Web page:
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    This individual Report Beyond the Turnstile: Adding Open-Loop Functions to Transit Fare Cards is available for purchase. This Report is available to members of Mercator Advisory Group’s Prepaid Advisory Service. Please be advised that this Report is normally part of a research and advisory service that provides ongoing support throughout the year. As such, this Report contains significant depth of content that is selected for its strategic importance to our members. (For a description of these services, see our Advisory Services section).

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Beyond the Turnstile: Adding Open-Loop Functions to Transit Fare Cards

Mercator Advisory Group examines how transit agencies can enable their fare cards to be used wherever payment cards are accepted 



Boston, MA — December 18, 2013 — Mercator Advisory Group’s new research report, titled Beyond the Turnstile: Adding Open-Loop Functions to Transit Cards, examines the opportunities and risks faced by transit agencies enabling commuters to use their cards outside of paying fares.

The Chicago Transit Authority recently opened up its fare collection system to contactless cards of all types and added an open-loop purse to its new Ventra card. While the ride has not been smooth, the CTA is working through the problems and providing lessons for other agencies that might want to offer similar cards.

"Change comes slowly to transit systems because of large legacy systems, costs, and political considerations, but opportunities still exist for intrepid program managers who can manage complexity," Ben Jackson, senior analyst of Mercator Advisory Group's Prepaid Advisory Service, and author of the report, comments.

Other transit agencies in the United States have moved to contactless fare collection systems and some have provided additional perks to their riders who show their cards in local businesses. In some other countries, transit agencies have opened up acceptance of their fare cards to various degrees to allow commuters to use their cards for more than fares.

Well-constructed open-loop and transit hybrid card programs have the potential to become large players in the prepaid card market. Before that can happen, program managers, issuers, and transit agencies will need to work together to ensure that the programs function correctly in a way that is acceptable to the many stakeholders involved.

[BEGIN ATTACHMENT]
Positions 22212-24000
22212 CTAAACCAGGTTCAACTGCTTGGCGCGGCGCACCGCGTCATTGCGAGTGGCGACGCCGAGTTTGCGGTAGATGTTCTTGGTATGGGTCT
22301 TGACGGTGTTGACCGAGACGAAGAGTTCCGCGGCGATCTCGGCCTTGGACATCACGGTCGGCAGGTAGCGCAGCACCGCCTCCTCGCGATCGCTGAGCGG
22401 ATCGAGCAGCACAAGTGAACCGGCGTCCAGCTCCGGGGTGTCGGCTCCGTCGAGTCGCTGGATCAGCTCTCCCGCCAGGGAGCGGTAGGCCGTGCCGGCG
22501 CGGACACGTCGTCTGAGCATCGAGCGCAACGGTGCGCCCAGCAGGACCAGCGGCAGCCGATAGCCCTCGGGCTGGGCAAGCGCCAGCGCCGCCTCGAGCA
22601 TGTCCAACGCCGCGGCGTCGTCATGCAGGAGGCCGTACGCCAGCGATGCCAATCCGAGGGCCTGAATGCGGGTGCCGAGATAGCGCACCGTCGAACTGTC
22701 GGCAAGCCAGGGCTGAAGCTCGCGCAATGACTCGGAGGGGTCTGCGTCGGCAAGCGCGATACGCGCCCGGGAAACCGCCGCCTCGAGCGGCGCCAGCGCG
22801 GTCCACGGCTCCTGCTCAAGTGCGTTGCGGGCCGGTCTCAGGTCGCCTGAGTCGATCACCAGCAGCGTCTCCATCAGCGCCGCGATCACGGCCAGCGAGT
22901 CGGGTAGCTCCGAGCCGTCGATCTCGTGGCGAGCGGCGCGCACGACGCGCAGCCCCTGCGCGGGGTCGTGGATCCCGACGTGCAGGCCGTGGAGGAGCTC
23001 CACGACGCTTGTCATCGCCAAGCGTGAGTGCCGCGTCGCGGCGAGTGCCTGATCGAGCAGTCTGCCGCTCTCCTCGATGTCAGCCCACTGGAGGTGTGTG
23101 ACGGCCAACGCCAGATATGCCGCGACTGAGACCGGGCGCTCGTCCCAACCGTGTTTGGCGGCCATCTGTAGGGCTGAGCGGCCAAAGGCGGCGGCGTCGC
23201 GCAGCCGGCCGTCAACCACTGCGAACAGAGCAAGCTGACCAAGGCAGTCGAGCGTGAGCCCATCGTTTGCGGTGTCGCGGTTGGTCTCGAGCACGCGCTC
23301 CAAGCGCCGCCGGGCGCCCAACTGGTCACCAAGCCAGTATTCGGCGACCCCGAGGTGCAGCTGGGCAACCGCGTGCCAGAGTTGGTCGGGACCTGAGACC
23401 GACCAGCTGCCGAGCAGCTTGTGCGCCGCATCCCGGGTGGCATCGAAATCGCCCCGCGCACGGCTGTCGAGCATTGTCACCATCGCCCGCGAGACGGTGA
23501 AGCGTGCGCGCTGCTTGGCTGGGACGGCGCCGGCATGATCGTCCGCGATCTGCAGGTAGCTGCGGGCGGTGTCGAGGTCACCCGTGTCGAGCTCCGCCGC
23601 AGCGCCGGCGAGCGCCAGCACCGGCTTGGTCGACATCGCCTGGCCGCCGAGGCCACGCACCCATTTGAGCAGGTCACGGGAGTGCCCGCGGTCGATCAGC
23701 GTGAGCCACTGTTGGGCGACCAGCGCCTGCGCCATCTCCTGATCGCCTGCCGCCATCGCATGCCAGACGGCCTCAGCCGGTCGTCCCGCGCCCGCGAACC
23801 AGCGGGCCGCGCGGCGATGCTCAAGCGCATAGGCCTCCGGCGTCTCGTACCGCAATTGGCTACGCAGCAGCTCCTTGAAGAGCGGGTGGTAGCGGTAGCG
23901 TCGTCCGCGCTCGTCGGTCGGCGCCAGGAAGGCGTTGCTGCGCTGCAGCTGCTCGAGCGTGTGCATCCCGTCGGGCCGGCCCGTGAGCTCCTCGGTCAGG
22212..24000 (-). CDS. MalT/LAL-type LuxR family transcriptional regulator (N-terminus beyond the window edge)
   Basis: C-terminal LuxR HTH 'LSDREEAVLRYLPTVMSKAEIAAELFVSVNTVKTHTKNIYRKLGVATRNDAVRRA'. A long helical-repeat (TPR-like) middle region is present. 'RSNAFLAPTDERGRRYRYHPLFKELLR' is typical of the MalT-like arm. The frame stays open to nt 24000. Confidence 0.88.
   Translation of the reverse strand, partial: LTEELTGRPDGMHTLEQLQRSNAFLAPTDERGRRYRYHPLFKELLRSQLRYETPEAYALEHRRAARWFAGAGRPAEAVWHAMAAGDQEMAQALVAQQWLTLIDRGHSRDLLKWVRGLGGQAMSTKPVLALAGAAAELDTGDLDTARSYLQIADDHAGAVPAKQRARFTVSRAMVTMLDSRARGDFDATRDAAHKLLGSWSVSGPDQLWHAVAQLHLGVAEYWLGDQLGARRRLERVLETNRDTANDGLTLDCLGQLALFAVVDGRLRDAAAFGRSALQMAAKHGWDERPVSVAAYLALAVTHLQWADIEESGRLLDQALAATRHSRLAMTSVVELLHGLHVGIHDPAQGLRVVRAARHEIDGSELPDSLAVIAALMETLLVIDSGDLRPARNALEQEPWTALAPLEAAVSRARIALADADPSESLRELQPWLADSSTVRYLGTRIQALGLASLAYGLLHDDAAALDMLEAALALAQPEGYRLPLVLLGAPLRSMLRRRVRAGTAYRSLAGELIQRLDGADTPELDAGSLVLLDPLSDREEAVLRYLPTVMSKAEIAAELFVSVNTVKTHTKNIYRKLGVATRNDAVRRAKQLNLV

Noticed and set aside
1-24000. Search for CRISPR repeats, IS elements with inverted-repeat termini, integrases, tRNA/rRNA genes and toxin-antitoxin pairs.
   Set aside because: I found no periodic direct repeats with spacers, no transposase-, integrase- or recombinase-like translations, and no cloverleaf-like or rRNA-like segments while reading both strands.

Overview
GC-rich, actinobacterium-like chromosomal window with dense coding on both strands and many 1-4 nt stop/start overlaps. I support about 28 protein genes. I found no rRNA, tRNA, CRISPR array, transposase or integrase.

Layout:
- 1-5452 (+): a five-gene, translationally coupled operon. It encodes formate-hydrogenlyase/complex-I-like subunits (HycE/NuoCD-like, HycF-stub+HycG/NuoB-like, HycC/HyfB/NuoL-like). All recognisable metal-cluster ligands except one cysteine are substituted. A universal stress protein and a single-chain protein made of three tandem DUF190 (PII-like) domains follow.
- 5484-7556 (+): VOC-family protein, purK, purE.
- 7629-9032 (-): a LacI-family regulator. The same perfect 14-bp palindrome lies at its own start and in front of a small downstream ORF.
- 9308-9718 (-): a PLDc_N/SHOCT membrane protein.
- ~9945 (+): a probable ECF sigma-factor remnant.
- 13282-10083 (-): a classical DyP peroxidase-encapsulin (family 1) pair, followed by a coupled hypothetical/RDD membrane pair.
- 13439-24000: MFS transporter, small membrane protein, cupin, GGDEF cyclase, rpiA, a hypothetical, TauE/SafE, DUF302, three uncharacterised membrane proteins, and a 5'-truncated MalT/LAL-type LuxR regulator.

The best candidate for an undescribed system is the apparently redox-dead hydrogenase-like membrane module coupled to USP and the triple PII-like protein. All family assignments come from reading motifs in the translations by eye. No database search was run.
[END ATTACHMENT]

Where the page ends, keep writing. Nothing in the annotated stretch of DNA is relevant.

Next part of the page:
The report has 22 pages and 5 exhibits.

Companies mentioned in this report include: Bank of America, Chase, Chicago Transit Authority, Cubic Corp., Dallas Area Rapid Transit, First Data Corp., Delaware River Port Authority, the Port Authority Transit Corp. (PATCO), Los Angeles County Metropolitan Transportation Authority , Massachusetts Bay Transportation Authority , Metro Transit Authority of Harris County Houston, Texas, Metropolitan Atlanta Rapid Transit Authority, Miami-Dade Transit Agency, New York Metropolitan Transportation Authority, Octopus Cards Ltd., Ready Credit Corp., Southeastern Pennsylvania Transportation Authority (SEPTA), Utah Transit Authority, Washington Metropolitan Area Transit Authority, Xerox Corp.

Members of Mercator Advisory Group's Prepaid Advisory Service have access to this report as well as the upcoming research for the year ahead, presentations, analyst access and other membership benefits.



Highlights of the report include: 

  • The level of adoption of contactless fare collection for transit agencies in the 10 largest cities in the United States 

  • A case study of the Chicago Transit Authority’s Ventra card from the launch through its current status 

  • An examination of other pilots and nonfare payment perks offered by transit agencies around the United States

  • An overview of how transit agencies in Japan and Hong Kong have enabled merchant acceptance of their cards but stopped short of an open-loop program